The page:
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Bodies Of Rwandan Refugees

The government of Rwanda worked on every angle, tightening this new-found unity and love. Daily, they watered it with their goodwill, they watched it with their conscience and today, they are eating from the matured fruits. They didn’t just say they will create a better environment, they also stood by their words. Gagaca courts were created to tackle any tension that arose in the communities. The awareness to report and discourage the promotion of dangerous utterances and actions were created. Hate speeches were carefully disposed of and replaced with love, remorse and justice with some touch of mercy. Any speech that created or has the potential to create division was immediately withered and the culprit penalised. Because it was difficult to achieve peace without justice, the Gacaca courts were filled with men of integrity, men who understood where they are coming from, men with raised level of awareness and love for truth and justice, and they delivered and still delivers. Remorseful offenders had their punishments reduced and reintegrated into the society with a greater sense of nationalism. Their were also judgements for the over 150,000 perpetrators who were involved in executing the genocide. Those found guilty were punished and the remorseful ones who pleaded were also considered by the people for reintegration. They knew the importance of reconciliation and helped, in most cases, begged, with the killers found guilty, family members of those they killed. They showed they were really interested in creating peace and reconcile the two sides.

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It is 47 years since the Nigerian Civil war(often called the Biafran War) and the pogroms before the war happened. The war claimed over 2 million lives of innocent persons who had no idea what caused the war or involved in the execution of the ideas that culminated into war. The war broke the fragmented Nigerian state into further fragments. Before the war, the country was already injured, but after the war, it experienced haemorrhage. At the end of the war, it was tagged ‘No Victor No Vanquished’. It was a smart and intelligent way to reintegrate, even if mentally, the Biafrans. And to avoid creating a victor-vanquished problem.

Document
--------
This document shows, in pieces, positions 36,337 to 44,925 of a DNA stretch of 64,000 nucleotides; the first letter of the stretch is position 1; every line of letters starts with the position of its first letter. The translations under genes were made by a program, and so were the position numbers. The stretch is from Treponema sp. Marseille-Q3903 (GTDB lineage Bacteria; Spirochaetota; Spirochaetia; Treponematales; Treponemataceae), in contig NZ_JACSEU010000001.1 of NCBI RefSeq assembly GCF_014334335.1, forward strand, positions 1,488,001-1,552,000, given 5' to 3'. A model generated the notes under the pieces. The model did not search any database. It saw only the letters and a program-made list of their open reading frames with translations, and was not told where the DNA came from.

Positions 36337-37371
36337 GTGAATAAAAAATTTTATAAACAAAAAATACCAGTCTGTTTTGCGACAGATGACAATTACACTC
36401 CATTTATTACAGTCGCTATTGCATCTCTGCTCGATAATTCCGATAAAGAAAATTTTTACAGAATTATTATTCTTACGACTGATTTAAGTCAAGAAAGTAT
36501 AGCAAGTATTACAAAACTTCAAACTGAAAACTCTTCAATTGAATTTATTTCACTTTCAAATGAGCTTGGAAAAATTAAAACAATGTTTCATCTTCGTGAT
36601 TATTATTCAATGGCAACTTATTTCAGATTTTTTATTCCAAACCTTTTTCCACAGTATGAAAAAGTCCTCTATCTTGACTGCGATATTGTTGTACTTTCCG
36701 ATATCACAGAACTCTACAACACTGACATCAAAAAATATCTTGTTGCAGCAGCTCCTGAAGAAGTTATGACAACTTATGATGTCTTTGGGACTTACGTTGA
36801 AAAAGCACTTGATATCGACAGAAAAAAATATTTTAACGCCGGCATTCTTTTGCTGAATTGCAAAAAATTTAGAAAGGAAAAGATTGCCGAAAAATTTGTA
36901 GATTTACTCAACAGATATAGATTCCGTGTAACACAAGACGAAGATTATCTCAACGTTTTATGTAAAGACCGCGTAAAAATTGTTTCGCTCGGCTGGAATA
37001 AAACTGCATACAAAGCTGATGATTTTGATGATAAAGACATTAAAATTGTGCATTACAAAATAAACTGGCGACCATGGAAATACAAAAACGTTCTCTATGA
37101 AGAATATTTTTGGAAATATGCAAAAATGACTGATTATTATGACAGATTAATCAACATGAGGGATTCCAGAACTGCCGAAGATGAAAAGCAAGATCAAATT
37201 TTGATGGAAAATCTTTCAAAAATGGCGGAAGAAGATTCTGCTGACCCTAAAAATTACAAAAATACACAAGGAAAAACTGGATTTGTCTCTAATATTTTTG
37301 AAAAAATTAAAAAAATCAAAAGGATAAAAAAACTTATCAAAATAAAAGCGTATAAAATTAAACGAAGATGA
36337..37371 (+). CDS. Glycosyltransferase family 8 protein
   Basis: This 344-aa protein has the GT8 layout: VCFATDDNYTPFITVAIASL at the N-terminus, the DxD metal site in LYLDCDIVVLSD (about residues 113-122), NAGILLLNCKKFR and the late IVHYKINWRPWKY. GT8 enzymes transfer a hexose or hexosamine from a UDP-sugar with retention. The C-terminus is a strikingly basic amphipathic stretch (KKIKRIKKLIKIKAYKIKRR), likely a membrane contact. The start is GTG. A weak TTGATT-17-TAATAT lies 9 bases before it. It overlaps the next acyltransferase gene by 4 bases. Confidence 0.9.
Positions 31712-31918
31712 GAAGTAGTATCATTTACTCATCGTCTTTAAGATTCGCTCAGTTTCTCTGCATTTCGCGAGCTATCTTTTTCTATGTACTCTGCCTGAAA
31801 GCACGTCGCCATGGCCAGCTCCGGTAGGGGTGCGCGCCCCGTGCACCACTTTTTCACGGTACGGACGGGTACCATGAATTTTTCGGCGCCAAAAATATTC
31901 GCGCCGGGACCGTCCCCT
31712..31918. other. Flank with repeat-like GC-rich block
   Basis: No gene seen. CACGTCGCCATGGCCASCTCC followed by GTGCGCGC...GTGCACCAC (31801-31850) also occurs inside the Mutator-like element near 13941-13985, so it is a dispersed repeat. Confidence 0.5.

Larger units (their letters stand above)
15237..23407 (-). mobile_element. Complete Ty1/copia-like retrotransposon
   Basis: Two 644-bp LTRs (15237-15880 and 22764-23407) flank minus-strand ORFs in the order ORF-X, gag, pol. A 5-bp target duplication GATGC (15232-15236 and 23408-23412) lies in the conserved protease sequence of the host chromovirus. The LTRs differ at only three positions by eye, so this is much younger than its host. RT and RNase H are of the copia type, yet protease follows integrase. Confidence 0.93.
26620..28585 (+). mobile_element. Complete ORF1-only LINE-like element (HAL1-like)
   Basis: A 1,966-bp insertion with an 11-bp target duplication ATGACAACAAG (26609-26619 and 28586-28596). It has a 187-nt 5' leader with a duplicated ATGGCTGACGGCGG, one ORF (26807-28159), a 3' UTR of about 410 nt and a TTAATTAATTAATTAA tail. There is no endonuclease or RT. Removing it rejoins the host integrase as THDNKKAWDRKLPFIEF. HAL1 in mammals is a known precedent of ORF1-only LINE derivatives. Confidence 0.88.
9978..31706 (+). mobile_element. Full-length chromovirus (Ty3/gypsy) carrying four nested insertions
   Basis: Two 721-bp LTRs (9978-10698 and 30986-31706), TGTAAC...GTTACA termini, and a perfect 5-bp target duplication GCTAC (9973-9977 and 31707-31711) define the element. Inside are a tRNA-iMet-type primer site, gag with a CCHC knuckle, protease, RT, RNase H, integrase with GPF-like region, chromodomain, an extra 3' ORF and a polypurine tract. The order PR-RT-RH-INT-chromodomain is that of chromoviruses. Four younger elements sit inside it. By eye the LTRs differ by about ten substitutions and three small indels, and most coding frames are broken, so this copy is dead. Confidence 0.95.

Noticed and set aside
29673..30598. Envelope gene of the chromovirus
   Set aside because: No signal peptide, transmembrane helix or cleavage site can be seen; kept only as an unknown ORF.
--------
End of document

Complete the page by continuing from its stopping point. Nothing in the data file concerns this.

A Starved Child During The Nigeria-Biafra War

A reconciliation team was set up to reconcile the other parts of Nigeria with Eastern Nigeria. But unlike Rwanda, nothing followed. The government designed a wonderful program that could have saved and helped Nigeria but didn’t follow it up. The regime of the Head of States, General Yakubu Gowon, instituted the 3Rs—Rehabilitation, Reconstruction and Reintegration, which were aimed towards rehabilitating the traumatized and psychologically affected by the war, reconstructing the areas destroyed by the war, and reintegrating the people of the Eastern Nigeria into the Nigerian system. None of these three was done. None was respected. Minds were not rehabilitated. Buildings were not reconstructed. And the people were reintegrated into the old systems without any re-orientation of the Nigerian people or their mental health. 47 years later, the nation is still split along ethnic lines. The same things that caused the civil war and pogroms are still in abundance.